column By: Glen Blackwood | January, 21
In the introduction to The Corey Ford Sporting Treasury (Willow Creek Press, 1987), Dr. James W. Hall III – “Doc Hall” in the “Minutes of the Lower Forty” stories – writes:
“Humor was Corey’s original and sustaining genius. I remember him pointing out to me that the basis of all humor is really pain or misfortune – someone has to slip on the banana peel. However, his artistry with this was always unique and kindly. His skill was such he never needed to resort to profanity or smuttiness for laughter in his writing, and this was typical of his conversations as well.”
Reading this quote, I began to search for the subtlety that is embedded in the best humorous outdoor writings, not just bawdy hunting camp pranks, personal jeering regarding a streak of misses or a canine companion’s flatulence or run offs but humor that was developed by vocabulary and intellect.
Corey Ford relied on dialogue and satire. Other authors rely on irony, self-deprecation or exaggeration to create a believable tale that produces a smile. I believe the common thread among these authors is found in their experiences both in composition and in the field, as they were professional writers and or educators by vocation, and the outdoors was their avocation.
While the time afield may be the overriding theme of many of these stories, the occurrences of non-field life also enrich the comic relief within the realm of sporting writing. Gene Hill’s essays “The Annual Report (Submitted in a Bygone Year)” and “Annual Report (For Most Recent Fiscal Year)” found in A Listening Walk (Winchester Press, 1985) are such examples, as are the yarns “A South Seas Bird” and “The Woodcock Letter” from A Hunter’s Fireside Book (Winchester Press, 1972). These pieces demonstrate Hill’s creativeness and wit.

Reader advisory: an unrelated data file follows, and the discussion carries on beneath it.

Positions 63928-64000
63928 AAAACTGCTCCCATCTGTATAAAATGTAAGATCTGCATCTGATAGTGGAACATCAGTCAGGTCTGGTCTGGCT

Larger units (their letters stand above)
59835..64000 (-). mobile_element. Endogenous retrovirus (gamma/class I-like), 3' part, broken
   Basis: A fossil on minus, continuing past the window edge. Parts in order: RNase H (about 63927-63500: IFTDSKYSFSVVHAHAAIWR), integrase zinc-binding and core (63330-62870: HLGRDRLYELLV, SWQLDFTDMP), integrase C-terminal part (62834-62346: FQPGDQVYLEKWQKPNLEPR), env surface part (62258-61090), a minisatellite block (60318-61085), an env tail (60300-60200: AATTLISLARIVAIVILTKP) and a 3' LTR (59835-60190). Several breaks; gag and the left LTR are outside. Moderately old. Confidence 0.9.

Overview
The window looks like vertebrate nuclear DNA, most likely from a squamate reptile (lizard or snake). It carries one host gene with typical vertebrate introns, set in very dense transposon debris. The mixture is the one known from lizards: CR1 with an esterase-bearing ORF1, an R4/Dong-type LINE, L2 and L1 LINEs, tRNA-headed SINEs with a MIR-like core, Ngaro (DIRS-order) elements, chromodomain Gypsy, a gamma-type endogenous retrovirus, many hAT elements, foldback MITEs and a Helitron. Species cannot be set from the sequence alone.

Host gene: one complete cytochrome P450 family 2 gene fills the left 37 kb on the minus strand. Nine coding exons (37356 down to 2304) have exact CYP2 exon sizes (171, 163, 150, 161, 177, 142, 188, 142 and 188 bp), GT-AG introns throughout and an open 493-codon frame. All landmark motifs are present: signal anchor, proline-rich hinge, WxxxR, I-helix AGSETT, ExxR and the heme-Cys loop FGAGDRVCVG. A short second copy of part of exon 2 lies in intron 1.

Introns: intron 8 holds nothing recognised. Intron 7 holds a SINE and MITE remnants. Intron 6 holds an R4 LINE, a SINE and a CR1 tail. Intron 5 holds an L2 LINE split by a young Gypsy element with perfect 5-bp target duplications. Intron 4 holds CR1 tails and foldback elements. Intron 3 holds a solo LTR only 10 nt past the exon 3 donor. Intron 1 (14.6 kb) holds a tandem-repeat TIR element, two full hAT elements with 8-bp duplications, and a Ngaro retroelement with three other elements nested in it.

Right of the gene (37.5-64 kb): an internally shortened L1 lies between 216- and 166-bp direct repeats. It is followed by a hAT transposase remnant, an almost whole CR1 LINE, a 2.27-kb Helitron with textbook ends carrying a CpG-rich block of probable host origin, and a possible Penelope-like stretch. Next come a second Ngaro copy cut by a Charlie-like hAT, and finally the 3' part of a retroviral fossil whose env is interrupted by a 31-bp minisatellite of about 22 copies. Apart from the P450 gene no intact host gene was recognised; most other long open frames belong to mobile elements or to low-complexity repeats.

Another example of intellectual wit in humorous sporting writing is the tongue-in-cheek book review Ed Zern wrote regarding a reprinting of D.H. Lawrence’s classic English novel, Lady Chatterley’s Lover. This short, concise review will cause every bird hunter to chortle aloud and is contained in The Best of Ed Zern (Lyons Press, 2001).
Rereading these authors and other books reminded me that they are all sportsmen first and foremost, as they wrote not exclusively of bird dogs and wing shooting but of hunting and fishing in general, as well as the sun, stars, marshes and mountains. They found a sublime majesty in the outdoors and tried their best to show their audience its value, sometimes utilizing humor and sometimes not. Though I am discussing their humorous voices currently, I would be remiss in not stating that some of the best pieces within sporting literature these authors have written are contemplative, if not sullen. Ford’s classic “The Road to Tinkhamtown” is a prime example, as is the story by Hill titled “Martin.”
Do we sometimes take our avocations too seriously? I know I have and am fairly certain Ford, Hill and Zern did sometimes as well. Only they also were able to use satire, irony and life itself to write of outdoor foibles in a manner that induces laughter or at least a grin, and for that I am grateful.